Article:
Jason Delgado, 29, is scheduled to appear back in the Bronx Supreme Court on Sept. 2. According to police, Mr. Delgado shot Roderick Romney, 24, of Reservoir Avenue, once in the throat area in front of 2766 University Ave. with a .38-caliber revolver before 5 a.m. on June 29, killing him.
Before the murder, the two men had an argument while leaving El Mangu Sabroso Restaurant at 80 W. Kingsbridge Road, cops said.
Mr. Delgado was charged with second-degree murder, first-degree manslaughter and second-degree criminal possession of a weapon, according to the Bronx District Attorney's Office.
Mr. Delgado pleaded not guilty to the charges on June 29, when he was arraigned.]]>
There are a lot of misconceptions about Riverdale, the charming, sprawling, affluent neighborhood in the north Bronx. I grew up in Riverdale and lived here for the first 18 years of my life. Afterwards, I moved away for college, and then law school. During the first 18 years as a Riverdale resident and Horace Mann student, I had a specific impression of Riverdale: quiet, spectacular in the summer with its pools and tennis courts, and very family oriented.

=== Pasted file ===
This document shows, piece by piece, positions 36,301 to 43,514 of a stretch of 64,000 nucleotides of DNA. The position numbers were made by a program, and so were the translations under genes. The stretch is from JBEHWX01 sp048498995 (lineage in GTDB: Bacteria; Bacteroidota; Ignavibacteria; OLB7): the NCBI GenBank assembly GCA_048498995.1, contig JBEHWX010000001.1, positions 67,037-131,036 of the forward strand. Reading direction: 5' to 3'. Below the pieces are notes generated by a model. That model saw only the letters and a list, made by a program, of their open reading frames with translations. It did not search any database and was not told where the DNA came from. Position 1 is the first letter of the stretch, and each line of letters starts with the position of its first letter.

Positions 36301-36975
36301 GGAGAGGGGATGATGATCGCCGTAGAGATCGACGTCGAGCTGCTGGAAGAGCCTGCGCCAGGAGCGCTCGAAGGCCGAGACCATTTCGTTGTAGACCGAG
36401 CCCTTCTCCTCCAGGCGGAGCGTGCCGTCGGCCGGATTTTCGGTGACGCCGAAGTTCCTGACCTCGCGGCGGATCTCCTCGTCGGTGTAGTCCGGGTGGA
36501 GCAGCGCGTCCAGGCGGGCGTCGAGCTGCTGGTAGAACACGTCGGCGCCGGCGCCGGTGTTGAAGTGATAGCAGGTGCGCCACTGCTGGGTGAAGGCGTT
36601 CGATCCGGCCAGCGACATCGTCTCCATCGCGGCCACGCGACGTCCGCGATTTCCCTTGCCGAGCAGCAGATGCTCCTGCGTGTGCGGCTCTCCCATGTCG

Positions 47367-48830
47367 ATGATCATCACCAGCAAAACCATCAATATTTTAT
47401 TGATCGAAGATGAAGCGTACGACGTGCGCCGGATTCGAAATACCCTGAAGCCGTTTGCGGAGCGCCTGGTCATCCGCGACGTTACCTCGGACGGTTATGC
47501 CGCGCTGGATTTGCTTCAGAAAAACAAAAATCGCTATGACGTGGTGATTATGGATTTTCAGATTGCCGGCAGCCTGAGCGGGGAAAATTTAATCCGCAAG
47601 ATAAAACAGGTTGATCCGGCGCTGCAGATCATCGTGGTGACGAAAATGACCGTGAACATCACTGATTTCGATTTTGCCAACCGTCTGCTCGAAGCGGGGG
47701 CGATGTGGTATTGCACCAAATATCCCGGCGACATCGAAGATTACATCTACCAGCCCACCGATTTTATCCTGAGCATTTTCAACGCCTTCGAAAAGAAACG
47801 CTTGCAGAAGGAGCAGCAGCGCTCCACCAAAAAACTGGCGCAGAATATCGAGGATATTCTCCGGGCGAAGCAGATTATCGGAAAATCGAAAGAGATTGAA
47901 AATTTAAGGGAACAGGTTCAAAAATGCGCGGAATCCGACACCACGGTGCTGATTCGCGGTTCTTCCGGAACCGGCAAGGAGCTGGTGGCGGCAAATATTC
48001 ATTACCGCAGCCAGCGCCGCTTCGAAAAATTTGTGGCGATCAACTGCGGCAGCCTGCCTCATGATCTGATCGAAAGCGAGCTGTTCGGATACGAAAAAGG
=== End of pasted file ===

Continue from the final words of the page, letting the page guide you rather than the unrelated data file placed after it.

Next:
My impression of Riverdale has changed after all these years. It's still as idyllic as ever, but I'm just not sure it's for me. I moved back to Riverdale with my husband after law school in 2013. I am a practicing attorney and he is a law student. All of our friends live in Brooklyn or Manhattan. In the middle of my latest Riverdale stint, I find myself constantly scrolling Trulia for apartments in Manhattan in an attempt to figure out what we can afford. We love our weekends in Manhattan eating brunch at sidewalk cafes, shopping and going out with our friends. We feel like it caters to us. It really gets us, in a way that Riverdale simply doesn't. The question is, does it want to?